The US says it will aggressively enforce its sanctions to prevent the private sector from assisting an Iranian oil tanker.
The supertanker Grace 1, which had its name changed to Adrian Darya-1, set sail towards Greece after its six-week seizure in Gibraltar over concerns that it was taking oil to Syria in breach of EU sanctions.
The US has warned any nation helping the tanker risks facing US sanctions. On Thursday, it repeated calls for its seizure.
"The shipping sector is on notice that we will aggressively enforce US sanctions," a State Department official said.
Ship tracking data has shown the tanker is heading towards Greece, although Greek Prime Minister Kyriakos Mitsotakis said this was not the case.
On Tuesday US Secretary of State Mike Pompeo warned that America would take every action it could to stop the Grace 1 delivering oil to Syria.
"We have made clear that anyone who touches it, anyone who supports it, anyone who allows a ship to dock is at risk of receiving sanctions from the US," Mr Pompeo said.
"If that ship again heads to Syria we will take every action we can, consistent with those sanctions, to prevent that."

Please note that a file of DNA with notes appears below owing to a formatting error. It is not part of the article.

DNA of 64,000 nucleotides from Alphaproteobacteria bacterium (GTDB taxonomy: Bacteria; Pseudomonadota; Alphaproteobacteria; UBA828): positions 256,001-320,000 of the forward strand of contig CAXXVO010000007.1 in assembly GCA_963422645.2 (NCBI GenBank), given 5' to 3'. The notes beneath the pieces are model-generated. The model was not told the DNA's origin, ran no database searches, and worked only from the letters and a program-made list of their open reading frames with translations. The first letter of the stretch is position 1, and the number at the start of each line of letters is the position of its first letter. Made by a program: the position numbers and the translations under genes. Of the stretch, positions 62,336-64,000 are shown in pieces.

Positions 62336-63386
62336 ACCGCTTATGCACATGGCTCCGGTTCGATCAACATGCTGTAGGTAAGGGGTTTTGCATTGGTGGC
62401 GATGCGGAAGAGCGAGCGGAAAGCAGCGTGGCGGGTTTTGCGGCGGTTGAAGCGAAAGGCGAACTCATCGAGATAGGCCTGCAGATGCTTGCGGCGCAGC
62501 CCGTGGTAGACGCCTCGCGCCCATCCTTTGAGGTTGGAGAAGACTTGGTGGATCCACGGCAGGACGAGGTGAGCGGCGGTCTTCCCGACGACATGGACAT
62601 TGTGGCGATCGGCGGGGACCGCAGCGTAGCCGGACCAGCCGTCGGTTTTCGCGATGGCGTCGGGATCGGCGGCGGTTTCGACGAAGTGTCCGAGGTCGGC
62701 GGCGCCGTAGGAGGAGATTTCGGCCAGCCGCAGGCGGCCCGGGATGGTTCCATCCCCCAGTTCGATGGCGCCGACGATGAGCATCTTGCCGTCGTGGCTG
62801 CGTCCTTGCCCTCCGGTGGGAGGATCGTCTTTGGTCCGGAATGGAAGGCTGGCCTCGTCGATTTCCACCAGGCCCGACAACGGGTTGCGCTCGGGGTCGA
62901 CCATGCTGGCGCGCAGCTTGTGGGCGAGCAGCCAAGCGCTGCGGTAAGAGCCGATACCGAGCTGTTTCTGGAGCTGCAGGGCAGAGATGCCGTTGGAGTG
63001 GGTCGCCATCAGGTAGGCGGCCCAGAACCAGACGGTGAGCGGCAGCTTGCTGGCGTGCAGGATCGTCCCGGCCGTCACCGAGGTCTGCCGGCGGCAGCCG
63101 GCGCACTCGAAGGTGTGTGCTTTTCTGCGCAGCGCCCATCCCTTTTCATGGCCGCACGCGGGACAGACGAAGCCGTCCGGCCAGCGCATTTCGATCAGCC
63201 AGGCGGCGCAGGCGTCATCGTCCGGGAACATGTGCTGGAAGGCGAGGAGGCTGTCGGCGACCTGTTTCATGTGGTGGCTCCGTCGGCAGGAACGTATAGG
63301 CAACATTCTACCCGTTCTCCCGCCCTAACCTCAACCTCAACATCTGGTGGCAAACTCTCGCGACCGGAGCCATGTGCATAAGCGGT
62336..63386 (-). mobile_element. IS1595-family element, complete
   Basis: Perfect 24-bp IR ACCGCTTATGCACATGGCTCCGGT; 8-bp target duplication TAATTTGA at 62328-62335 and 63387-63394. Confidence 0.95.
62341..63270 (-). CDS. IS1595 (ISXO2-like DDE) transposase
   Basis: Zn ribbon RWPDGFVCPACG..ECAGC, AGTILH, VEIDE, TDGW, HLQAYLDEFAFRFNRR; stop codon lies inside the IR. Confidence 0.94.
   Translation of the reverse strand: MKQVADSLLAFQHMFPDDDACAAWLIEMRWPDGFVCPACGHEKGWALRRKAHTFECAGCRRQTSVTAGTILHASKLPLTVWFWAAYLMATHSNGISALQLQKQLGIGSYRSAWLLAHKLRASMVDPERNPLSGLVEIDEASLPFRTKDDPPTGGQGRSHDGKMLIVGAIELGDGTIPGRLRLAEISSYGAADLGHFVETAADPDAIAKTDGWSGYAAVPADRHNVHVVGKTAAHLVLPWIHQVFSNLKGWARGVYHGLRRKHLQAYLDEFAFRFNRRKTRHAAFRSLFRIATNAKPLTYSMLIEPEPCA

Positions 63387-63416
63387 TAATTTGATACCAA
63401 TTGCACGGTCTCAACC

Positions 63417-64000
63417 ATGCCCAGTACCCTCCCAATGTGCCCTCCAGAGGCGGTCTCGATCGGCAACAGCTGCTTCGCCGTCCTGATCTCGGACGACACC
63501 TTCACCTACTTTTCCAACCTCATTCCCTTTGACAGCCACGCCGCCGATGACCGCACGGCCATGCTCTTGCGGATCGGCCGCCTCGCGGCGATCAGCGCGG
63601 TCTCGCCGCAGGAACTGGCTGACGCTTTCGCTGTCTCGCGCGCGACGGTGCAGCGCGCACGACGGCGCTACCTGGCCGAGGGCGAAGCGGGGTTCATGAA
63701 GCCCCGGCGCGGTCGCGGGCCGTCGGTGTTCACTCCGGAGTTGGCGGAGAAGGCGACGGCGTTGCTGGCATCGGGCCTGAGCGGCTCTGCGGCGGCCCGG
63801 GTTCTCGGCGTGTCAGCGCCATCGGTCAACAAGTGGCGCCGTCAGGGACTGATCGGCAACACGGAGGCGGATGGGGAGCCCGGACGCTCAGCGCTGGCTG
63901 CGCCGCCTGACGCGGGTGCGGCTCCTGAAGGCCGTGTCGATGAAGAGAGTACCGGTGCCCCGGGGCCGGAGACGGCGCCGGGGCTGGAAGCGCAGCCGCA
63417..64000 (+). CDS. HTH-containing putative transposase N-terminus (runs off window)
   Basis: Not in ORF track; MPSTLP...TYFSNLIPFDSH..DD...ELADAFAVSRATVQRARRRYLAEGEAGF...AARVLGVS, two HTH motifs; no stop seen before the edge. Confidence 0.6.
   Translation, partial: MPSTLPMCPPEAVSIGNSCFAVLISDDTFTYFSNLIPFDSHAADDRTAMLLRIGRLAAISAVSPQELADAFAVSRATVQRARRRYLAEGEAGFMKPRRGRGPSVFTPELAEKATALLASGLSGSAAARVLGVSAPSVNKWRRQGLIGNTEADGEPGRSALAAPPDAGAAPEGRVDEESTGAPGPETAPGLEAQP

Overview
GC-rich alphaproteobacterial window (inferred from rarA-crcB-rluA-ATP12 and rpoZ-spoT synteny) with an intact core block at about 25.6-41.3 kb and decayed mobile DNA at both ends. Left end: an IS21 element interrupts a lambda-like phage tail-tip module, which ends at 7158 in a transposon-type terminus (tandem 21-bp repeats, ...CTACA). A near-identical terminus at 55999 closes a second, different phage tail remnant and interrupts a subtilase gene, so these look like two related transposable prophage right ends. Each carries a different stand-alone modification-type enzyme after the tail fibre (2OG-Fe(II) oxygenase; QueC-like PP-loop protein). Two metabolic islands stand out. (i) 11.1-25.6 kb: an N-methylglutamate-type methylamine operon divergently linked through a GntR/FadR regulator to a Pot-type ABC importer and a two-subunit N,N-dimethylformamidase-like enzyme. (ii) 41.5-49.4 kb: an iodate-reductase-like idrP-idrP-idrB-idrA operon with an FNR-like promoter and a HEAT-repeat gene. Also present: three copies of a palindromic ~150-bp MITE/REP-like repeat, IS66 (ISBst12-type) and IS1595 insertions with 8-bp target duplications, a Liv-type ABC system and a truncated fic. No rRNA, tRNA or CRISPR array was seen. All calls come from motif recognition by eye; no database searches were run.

Greece said on Wednesday it would not endanger its relations with the US by aiding it.
The vessel is too big to enter any Greek port but could still enter Greek waters or anchor offshore.
The affair is threatening to pull Greece into a growing confrontation between Iran and America after US President Donald Trump pulled Washington out of Tehran's nuclear deal with world powers more than a year ago.
Mr Trump then reimposed strict sanctions on Iran, largely halting the sale of Iran's crude oil internationally and sharply depreciating its currency.
The supertanker left Gibraltar on Sunday despite last-minute attempts by the US to seize it.
Gibraltan authorities said they had received assurances from Iran that the tanker would not unload its cargo in Syria.